Coric loses to Karlovic again who is in his 30's
Zverev loses to Berdych another in his 30's

These youngsters barely being able to make a dent in the game. It's most saddening.
It's not sad. It's just a longer process to reach the top. Once you are at the top you learn so much more by playing the best players more often than it even makes you stronger. All those youngsters would have beaten their older opponents'younger version cause them too have learnt from a stronger base than it was 10 years ago.

Look even at Tsonga....despite all his injuries ad time off....he is playing now better than ever..like Murray.  

I would love to share a bit of your enthusiasm, but even at 1000 and to a degree 500 level too, youngsters just not having a good of it. As much as I would agree yes this current crop of the old guard have exceeded longevity, for youngsters they must feel they have to wait until that guard retires. Can't do self esteem or confidence any good.

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Re: DAY 10...Another cloudy day!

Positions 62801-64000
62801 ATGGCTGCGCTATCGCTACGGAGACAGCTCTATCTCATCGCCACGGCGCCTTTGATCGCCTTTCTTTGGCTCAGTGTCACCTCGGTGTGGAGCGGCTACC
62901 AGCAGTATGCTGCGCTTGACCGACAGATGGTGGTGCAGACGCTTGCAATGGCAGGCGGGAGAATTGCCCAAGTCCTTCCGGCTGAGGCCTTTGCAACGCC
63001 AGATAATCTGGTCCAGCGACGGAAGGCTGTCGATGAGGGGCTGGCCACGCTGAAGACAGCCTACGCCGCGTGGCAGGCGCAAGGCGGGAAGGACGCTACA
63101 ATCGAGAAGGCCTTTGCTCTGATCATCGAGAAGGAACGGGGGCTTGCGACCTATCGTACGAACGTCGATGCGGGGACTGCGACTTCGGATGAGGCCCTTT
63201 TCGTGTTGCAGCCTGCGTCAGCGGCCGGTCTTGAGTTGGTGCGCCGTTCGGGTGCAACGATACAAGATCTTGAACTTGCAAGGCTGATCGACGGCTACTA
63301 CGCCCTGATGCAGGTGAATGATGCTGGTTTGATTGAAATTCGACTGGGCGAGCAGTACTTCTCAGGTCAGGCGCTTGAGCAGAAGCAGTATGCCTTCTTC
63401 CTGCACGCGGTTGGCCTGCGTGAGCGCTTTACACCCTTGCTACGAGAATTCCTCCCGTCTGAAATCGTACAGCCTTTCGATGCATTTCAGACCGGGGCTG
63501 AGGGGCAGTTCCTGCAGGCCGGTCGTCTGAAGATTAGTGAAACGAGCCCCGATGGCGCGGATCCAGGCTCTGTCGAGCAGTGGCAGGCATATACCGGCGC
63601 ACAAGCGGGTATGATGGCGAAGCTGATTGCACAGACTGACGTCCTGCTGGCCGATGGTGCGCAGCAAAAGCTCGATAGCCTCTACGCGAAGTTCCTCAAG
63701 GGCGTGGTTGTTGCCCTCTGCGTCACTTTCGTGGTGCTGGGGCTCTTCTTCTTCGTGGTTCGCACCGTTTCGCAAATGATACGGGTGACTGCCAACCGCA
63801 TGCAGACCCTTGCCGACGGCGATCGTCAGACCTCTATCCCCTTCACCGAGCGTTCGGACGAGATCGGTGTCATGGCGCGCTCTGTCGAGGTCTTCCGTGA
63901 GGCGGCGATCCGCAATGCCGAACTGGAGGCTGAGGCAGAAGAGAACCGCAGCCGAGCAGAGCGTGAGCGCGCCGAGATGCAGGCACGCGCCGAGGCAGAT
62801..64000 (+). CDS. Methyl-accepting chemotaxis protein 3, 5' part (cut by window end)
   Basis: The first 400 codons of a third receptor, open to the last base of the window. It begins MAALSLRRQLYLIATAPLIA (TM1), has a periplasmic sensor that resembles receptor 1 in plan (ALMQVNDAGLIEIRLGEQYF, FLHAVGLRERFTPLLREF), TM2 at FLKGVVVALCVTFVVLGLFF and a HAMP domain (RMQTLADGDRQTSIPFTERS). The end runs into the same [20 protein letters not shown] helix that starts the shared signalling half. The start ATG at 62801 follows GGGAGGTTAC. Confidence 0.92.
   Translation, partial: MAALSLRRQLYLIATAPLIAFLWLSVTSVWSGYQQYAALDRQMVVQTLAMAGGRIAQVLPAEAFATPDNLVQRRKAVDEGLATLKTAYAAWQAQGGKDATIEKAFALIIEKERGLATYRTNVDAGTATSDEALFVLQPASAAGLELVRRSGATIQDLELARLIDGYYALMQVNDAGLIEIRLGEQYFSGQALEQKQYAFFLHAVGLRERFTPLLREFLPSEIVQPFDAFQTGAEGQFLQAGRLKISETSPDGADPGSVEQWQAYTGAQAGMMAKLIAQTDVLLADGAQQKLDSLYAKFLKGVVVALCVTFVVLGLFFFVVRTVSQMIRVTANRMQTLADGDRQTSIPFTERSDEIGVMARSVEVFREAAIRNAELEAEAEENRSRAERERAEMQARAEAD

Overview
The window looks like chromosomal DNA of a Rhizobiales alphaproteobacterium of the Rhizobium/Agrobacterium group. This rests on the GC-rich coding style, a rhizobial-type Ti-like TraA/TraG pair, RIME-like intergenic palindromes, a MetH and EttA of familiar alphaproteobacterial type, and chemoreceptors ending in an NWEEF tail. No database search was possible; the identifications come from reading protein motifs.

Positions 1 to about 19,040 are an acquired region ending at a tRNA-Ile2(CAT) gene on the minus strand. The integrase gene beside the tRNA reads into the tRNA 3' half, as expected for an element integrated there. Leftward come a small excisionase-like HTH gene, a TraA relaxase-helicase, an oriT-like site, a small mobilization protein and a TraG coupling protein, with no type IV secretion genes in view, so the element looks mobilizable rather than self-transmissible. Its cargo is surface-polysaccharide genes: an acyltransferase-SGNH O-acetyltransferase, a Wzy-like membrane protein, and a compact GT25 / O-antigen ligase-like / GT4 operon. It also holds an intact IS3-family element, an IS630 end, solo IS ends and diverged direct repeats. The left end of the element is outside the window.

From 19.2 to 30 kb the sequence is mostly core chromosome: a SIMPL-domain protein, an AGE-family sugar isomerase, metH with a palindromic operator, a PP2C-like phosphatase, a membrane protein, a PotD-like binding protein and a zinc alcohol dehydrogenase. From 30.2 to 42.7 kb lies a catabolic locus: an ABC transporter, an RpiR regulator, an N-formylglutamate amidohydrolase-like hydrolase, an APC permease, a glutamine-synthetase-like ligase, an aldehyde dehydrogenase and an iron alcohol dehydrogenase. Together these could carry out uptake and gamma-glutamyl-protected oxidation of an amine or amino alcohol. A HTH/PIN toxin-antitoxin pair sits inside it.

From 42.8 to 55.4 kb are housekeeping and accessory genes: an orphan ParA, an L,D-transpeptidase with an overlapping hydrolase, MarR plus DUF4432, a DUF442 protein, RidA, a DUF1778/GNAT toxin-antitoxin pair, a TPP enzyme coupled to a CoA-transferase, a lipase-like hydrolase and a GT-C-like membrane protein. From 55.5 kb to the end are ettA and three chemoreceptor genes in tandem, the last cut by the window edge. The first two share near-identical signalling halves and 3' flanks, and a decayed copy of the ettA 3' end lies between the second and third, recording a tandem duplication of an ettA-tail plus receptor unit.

Post by Tenez on Thu Jul 07, 2016 11:04 am

... but even at 1000 and to a degree 500 level too, youngsters just not having a good of it.
And that has always been my very point! I have always said that for youngsters to do well they need to come with new weapons and those weapons can only come with new technology or "fitness regime" nowadays.

The reason why Pete, Becker, Agassi, Edberg etc.....and so on were successful young is that they arrived with new technology versus top players who had learnt the game with small wooden frames. I don't think Pete, Edberg or Agassi woudl have beaten McEnroe with a wooden racquet in their young age. Those new larger grahite frames gave them a huge advantage. Nadal also had that huge advantage (physical). Murray and Djoko had to wait a bit more because Nadal had the physical edge for a while and Federer was simply a genius. But the current youngsters have even more work to catch up as they are playing with the same tools as their elder.

Even at the pre-open era which was much less competitive, youngsters struggled to beat the older guard. Laver in his first slam woudl have been lessoned by most players on the pro tour. He had to wait to be 29 to do his GS again in an open playing field.

There is no doubt that those youngsters will end up being better than the current ones.....but they still have to learn.